How To Stand Up To Casual Sexism

Casual sexism is everywhere. It’s in every home where the woman does most of the housework. It’s there when your boss calls you Susan and your assistant, Mr. Ross. Why do we tolerate it, and what is the best way to stand up without being labeled ‘difficult,’ ‘selfish,’ or belligerent?

What Is Casual Sexism?

So, what is the meaning of casual sexism? Here are some examples:

How do you react when your partner assumes you’ll clean up the dog’s vomit because you’re a woman and therefore know where the cleaning products are and how to use them? When a man catcalls you in the street, how does it make you feel?

Those times when your boss referred to a coworker as “that bitch from accounts” or told you what a ‘good girl you were, did you complain? Probably not.

Although casual sexism is all around us, we often bury our heads in the sand, trying to ignore it and pretend it’s not there. Unfortunately, it is, and it has a very significant impact on us.

Studies suggest that there is a “clear and damaging link” between sexism and mental health, and who can deny that casual sexism, in whatever form, crushes our self-confidence and provokes feelings of self-doubt, isolation, and alienation?

So, what to do about casual sexism? What does casual sexism mean to us…really? According to an article published in The Guardian a decade ago: “Don’t perpetuate it yourself, call it when you see it and fight any man defending his misogyny or any woman defending her false consciousness.”

That’s easier said than done, though. Standing up to casual sexism in a private environment is one thing, but doing it in the professional sphere can be both intimidating and nerve-racking. Here are some tips on how to overcome those fears and find the confidence to speak out:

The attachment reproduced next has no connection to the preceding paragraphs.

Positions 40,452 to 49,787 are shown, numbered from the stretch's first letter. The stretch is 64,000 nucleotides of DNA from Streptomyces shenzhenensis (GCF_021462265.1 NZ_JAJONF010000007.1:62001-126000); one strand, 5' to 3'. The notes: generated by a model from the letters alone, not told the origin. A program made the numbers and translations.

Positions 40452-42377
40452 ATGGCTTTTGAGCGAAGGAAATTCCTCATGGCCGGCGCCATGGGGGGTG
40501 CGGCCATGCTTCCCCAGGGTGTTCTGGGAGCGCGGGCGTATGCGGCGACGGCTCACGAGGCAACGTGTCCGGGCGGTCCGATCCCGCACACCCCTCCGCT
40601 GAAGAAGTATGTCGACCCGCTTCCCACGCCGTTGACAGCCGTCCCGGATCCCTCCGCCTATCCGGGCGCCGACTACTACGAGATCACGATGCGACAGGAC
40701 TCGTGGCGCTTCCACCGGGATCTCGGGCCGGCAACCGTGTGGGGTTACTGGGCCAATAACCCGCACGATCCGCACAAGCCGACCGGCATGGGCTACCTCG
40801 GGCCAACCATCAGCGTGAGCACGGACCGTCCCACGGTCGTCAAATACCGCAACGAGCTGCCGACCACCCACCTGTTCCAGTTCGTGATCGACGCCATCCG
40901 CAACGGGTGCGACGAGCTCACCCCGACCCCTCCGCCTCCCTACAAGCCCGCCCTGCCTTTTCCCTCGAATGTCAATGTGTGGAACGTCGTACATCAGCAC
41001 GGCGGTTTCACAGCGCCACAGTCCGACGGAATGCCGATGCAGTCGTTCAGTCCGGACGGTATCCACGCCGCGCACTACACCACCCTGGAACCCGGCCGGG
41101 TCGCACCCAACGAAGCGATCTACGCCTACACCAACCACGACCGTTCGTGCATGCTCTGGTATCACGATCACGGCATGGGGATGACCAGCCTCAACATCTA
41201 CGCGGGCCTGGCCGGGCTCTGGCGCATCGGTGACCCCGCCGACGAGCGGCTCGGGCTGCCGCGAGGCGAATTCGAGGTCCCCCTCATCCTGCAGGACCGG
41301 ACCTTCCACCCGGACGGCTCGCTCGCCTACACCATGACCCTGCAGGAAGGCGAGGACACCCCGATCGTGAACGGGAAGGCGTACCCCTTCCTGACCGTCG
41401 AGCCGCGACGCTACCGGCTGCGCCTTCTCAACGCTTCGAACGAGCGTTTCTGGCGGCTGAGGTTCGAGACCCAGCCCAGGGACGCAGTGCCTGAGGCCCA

How To Deal With Casual Sexism?

What is the meaning of casual sexism in the workplace? If your boss repeatedly treats you differently from your male coworkers, speak up and ask him why. It may be something as simple as calling you by your first name and everyone else by their surnames, but it’s still worth saying something. Chances are, the behavior is so ingrained, he doesn’t realize its impact. Speak calmly and encourage him to reassess his behavior.

Casual Sexism At Work

Women are often given extra responsibilities in the office, from tidying up the workplace to making coffee or organizing events. While “those who undertake such work don’t receive any benefit,” if they refuse, they are liable to be labeled as lazy or selfish. The best way to deal with this is to find a positive solution. Create a roster so responsibilities can be shared equally or, better still, volunteer one of your male coworkers to do it.

Don’t Allow The Private To Be Made Public

A common form of casual sexism is the common assumption “that a life without children is a life unfulfilled.” If asked when you’ll be “settling down,” choose a response something like this: “I would get married and have children, but I’m too busy smashing the patriarchy that tells me that my self-worth lies solely in my ability to be a wife and mother.”


It may not be overtly sexist or blatantly demeaning, but casual sexism “chip away at a woman’s well-being.” We have a duty to ourselves and our mental health to stand up and say, ‘enough is enough. We don’t need to scream and shout, but we do need to draw attention to this behavior – for the sake of ourselves, our mental health, and our futures.